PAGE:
What Are the Best Sources of Omega-3's?
The most commonly consumed omega-3 rich foods are plant foods that contain alpha-linolenic acid, also known as ALA.
Flaxseed is especially rich in ALA, but the compound is also found in a Japanese herb known as perilla, in both the leaves and seeds, and in phytoplankton, also known as marine algae.
The human body can take ALA and covert 1 to 10 per cent of it into the DHA and EPA it actually uses to make anti-inflammatory hormones. This means you have to consume a relatively large amount of fat to get a relatively small amount of omega-3 essential fatty acids. But fish oil offers a way to get a lot of DHA and EPA with a small amount of fat.
How Fish Oil Concentrates the Omega-3 Essential Fatty Acids Your Body Needs
Certain kinds of fish are especially rich in DHA and EPA because they are at the top of a food chain that begins with phytoplankton. These marine algae make more DHA and EPA than any other plant. They are consumed by smaller fish, that are eaten by bigger fish, that in turn are eater by still bigger fish. Each step concentrates the omega-3 essential fatty acid content of the fish.
Which fishes are rich in omega-3 essential fatty acids, specifically DHA and EPA? The answers might surprise you:
- Jack mackerel caught in the Pacific Ocean and kippered herring tie as best source of omega-3's. Each 3-1/2 oz (100 g) serving of jack mackerel or kippered herring contains about 1,800 mg of DHA and EPA, as much as five fish oil capsules.
- Wild salmon caught as they return from the Atlantic Ocean is the second best source of omega-3's. Each 3-1/2 oz (100 g) serving of wild Atlantic salmon provides about 1,600 mg DHA and EPA, as much as four fish oil capsules. A serving of Coho salmon contains about 1,100 mg of these fatty acids and a serving of sockeye salmon, about 1,000 mg. Farmed salmon Coho salmon actually has more essential fatty acids than wild Coho salmon.
- Bluefin tuna is also a great source of omega-3 fatty acids, about 900 mg per serving. The white tuna you get in a can, however, only has about 500 mg per serving, and "light" tuna has just 100 to 200 mg of DHA plus EPA per serving.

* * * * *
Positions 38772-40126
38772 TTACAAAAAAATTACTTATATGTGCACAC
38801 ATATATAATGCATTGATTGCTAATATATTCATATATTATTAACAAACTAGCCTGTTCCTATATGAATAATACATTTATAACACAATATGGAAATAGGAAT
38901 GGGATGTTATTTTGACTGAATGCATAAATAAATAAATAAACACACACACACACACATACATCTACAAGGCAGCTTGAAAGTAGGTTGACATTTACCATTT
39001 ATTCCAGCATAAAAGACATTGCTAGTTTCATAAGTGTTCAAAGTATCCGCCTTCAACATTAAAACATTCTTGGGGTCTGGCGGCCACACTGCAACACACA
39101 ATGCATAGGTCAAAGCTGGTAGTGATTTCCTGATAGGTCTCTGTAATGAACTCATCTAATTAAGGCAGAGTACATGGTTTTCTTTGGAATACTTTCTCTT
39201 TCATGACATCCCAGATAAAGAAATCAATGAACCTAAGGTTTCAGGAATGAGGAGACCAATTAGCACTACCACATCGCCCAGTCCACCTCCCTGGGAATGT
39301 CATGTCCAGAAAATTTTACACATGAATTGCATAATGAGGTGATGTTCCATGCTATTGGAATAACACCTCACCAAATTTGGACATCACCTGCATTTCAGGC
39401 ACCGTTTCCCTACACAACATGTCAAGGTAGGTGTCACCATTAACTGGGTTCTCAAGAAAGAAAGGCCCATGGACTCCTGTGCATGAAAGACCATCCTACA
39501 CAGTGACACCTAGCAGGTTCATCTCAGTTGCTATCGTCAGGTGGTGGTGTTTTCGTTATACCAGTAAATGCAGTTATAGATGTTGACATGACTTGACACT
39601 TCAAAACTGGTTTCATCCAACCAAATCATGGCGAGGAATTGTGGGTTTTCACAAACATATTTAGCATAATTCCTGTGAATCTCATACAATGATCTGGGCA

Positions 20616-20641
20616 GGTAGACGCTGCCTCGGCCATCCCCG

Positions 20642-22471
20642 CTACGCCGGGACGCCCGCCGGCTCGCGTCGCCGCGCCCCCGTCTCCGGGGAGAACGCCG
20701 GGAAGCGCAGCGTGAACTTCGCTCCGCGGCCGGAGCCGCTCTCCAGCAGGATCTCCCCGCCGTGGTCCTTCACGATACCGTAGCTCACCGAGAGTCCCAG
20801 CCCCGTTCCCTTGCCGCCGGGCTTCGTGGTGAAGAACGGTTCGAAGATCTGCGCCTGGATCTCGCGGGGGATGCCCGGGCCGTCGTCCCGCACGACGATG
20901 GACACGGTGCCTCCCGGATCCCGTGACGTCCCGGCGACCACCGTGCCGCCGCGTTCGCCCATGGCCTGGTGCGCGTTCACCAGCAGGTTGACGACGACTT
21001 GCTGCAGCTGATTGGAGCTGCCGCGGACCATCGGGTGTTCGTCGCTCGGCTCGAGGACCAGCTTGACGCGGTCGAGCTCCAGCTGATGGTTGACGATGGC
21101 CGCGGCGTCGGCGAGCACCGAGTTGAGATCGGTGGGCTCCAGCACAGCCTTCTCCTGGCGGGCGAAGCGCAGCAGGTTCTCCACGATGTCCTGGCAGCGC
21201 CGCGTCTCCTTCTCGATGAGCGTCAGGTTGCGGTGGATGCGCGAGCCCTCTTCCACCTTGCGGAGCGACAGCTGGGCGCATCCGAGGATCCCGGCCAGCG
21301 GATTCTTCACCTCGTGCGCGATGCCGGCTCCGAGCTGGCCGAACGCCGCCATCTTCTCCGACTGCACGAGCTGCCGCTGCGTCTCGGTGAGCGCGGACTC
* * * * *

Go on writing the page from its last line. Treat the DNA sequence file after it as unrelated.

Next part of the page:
Most other fish and shellfish contain omega-3 essential fatty acids, but not very much. If you were to eat 2 pounds (about a kilo) of stewed catfish, for example, you would get about the same omega-3 fatty acid content as you get from 3 oz (85 g) of salmon.
If you were to eat fried catfish, however, you would get very little useful DHA or EPA at all. Fish and shellfish provide more useful essential fatty acids when they are eaten raw.
But I'm a Vegetarian. What Are Other Sources of Omega-3 Fatty Acids Besides Fish?
If you are vegan or vegetarian, you can get all the omega-3 fatty acids your body needs from microalgae. They are completely vegan, and they are low on the food chain, so there's no danger of concentrating heavy metals or other kinds of ocean pollution.See Vegetarian Fatty Acids
If you don't want to use microalgae, then your next best bet is flaxseed oil (also known as linseed oil). You'll only get about 10 per cent as much DHA and EPA from each serving, but if you can tolerate the additional calories, then you can just consume more oil in salad dressings and smoothies.
There are other plant sources of omega-3 fatty acids, but you should consume them with caution. Canola, peanut, and walnut oil all offer omega-3 fatty acids your body needs to fight inflammation, but they contain much more of the omega-6 fatty acids that your body uses to cause inflammation.
You can never get into an anti-inflammatory state by getting your omega-3's from any plant oil source other than flaxseed or perilla oil. And you consume a lot fewer total calories to get the essential fatty acids your body needs when you use pure fish oil.